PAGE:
Sports are meant to be an escape from the stresses and conflicts of everyday life, but as major incidents occur in the sport industry we see an increase in brand damage that can significantly impact the industry and its’ various organizations. In an episode of SCI TV, Joshua Gordon of the Sports Conflict Institute and Duncan Fletcher of Game Change (gamechange.ca) discuss some of the implications around issues that arise in sports and where so many sports organizations seemingly drop the ball.
Power of Sports Brands
Sport branding has rapidly grown into a multi-billion dollar industry with the goal of developing relationships between fans and various products and services. However, the stakes are so high that when an incident occurs there are repercussions that can lead to significant brand damage and can cast a negative shadow turning away fans and potential sponsors and business partners.
“Sports brands are spontaneous in a way that few other entertainment industries are, it captures the imagination of folks that can relate to it because they have played these sports and followed them closely,” Gordon said. “And the stakes are high because all of this is operating in the public realm.”
Any publicity is good publicity?
In some cases organizations and athletes welcome any publicity. However, major scandals and unlawful acts can be more damaging than helpful to the brand image of the organization or athlete regardless of the increased publicity. The cases of Lance Armstrong, the New Orleans Saints bounty scandal, and FIFA corruption “are perfect examples in terms of that negative impact that can be brought upon an organization,” said Fletcher.
As sponsorships and endorsements deals skyrocket, there is growing concern about how a scandal can impact everything from ticket and merchandise sales to the support for organizations and their sponsors.
“There is no tolerance for any bad behavior,” Gordon said.
Fletcher follows up by explaining that one of the greatest challenges leading to brand damage is that “even a hiccup, at a very low rate, has a massive impact not only for the individual athlete but the organization or the entity that they work for. That is one of the most frustrating things, in that its very difficult to reach athletes and have them understand that you may hiccup at a very small level, but how that gets magnified is often beyond the issue itself.”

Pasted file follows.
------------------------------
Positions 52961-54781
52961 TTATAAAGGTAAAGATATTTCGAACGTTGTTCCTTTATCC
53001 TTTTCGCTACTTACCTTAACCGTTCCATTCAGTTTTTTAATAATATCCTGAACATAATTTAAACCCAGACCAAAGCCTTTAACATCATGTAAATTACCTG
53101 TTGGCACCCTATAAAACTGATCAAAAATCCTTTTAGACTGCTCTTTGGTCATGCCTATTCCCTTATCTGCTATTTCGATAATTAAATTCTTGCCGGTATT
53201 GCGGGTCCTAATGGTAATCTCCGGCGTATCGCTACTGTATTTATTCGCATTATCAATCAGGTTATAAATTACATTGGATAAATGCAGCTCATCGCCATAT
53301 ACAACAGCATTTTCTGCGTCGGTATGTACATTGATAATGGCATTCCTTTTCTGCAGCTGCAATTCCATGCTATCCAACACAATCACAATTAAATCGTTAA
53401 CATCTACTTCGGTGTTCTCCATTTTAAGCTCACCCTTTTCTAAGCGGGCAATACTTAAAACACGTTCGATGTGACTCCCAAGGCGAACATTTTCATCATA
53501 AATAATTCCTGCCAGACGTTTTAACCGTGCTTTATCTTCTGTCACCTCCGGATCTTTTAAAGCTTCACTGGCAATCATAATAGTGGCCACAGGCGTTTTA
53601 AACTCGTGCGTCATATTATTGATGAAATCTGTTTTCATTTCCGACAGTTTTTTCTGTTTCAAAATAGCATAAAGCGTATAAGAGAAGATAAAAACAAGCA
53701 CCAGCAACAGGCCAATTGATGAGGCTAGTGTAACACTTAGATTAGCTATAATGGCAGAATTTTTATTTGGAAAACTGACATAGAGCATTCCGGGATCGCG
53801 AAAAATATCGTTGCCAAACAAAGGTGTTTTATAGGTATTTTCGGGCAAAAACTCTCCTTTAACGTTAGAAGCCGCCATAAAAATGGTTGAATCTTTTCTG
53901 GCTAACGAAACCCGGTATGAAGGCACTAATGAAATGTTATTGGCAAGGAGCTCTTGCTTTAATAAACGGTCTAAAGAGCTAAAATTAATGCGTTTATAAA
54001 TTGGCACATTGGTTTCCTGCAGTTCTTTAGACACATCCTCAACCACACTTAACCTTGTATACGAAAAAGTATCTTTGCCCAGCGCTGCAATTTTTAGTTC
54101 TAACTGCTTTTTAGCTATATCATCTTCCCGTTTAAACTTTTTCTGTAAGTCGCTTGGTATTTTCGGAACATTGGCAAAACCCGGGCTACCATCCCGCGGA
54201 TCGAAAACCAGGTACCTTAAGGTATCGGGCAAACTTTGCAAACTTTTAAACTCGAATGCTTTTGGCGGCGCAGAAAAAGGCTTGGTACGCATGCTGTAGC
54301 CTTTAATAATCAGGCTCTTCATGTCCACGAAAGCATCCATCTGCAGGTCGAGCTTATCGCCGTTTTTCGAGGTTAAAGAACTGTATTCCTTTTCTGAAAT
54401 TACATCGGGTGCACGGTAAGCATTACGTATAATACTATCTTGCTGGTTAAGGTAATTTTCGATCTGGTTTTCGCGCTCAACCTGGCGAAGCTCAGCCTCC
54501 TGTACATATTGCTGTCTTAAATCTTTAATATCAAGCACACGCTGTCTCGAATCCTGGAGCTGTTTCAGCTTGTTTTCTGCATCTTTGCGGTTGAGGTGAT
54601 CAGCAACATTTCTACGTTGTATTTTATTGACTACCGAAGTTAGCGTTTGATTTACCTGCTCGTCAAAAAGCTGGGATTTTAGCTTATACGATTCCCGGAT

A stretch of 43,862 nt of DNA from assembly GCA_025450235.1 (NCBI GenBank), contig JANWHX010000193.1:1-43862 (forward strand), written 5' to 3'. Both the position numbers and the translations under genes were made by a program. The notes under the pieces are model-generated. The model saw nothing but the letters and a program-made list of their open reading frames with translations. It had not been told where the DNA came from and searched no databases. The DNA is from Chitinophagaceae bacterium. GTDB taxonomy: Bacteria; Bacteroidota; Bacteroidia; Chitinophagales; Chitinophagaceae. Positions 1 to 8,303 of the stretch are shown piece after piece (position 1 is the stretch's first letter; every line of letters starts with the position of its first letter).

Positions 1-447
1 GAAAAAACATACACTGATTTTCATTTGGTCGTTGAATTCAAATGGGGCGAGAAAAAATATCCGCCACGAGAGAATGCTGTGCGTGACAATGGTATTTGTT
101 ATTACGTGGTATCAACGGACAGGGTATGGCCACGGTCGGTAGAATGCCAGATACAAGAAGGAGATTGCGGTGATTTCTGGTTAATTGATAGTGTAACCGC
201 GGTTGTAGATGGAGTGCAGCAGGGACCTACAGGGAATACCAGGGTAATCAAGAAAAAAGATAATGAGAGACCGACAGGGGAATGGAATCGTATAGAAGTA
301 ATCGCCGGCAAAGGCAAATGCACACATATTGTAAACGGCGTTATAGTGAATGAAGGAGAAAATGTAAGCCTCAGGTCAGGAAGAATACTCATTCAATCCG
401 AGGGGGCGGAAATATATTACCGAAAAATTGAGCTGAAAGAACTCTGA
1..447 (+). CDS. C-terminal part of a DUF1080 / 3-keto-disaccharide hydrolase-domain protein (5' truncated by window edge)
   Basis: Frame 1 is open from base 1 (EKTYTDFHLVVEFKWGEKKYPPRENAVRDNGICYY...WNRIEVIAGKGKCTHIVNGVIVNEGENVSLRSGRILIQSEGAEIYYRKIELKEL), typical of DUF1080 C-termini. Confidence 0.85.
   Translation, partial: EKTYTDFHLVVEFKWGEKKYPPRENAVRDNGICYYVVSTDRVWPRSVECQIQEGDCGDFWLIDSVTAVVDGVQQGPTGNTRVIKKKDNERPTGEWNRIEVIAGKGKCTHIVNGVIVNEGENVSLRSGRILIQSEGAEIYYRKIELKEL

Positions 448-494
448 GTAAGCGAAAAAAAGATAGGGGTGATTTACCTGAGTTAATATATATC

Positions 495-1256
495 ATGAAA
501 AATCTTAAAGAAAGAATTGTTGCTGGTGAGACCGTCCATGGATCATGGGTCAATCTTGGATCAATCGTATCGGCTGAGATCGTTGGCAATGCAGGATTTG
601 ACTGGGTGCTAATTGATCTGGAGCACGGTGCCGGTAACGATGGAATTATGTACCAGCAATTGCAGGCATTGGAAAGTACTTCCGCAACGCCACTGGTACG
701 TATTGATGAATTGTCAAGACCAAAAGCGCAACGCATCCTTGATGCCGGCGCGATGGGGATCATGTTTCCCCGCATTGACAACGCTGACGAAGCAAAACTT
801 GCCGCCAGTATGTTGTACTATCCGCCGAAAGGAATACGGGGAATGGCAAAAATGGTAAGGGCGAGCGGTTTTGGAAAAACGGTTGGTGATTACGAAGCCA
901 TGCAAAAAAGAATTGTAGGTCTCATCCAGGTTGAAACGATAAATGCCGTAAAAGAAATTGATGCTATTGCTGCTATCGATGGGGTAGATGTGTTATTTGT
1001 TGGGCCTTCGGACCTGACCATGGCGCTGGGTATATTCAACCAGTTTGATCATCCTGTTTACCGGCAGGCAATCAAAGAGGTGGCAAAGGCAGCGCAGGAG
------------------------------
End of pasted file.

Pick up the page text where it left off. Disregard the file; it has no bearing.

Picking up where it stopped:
The costs of scandals and controversies can negatively impact all parties involved — administrators, coaches, athletes and supporters — in a four main ways including brand damage, burning actually dollars, loss of viewership and the teams’ performance.
Threats to Sports Industry
Athlete conduct and PED use are considered the biggest threats to the industry. Industry executives are viewed athlete conduct as an even bigger problem.
“Sports are a diversion from the many difficult things we have in our daily life, we are looking for something to take us away from that and if all it is is a mirror of the very problems in the world itself that defeats the purpose,” said Gordon.
“The key is you have to go through the process of driving change and addressing the culture,” Fletcher said.
The best possible way to drive change and prevent significant brand damage is to act using the following solutions:
- Shift paradigm from investigation to assessment
- Proactive vs. reactive
- Align interests between sponsors, leagues, teams, athletes, agents, and others
- Understand what data is missing / needed for better understanding of drivers
- Conduct structural / organizational assessment of selectionn and development process
- Examine CBAs in professional leagues
In conclusion, though there is no cookie cutter solution but it is best to look within your own organization to determine where changes need to be made.
“What you really have to look towards is what are some of those behavioral triggers, how do we create a safe place for individuals to go when there is an issue, and how do we build the community more broadly around athletes so that the infrastructure is healthy and supportive,” Gordon said. “What you really need to think about doing is looking at what your own organizational cultural triggers and then shape something that deals with the systemic flaws within your organization.”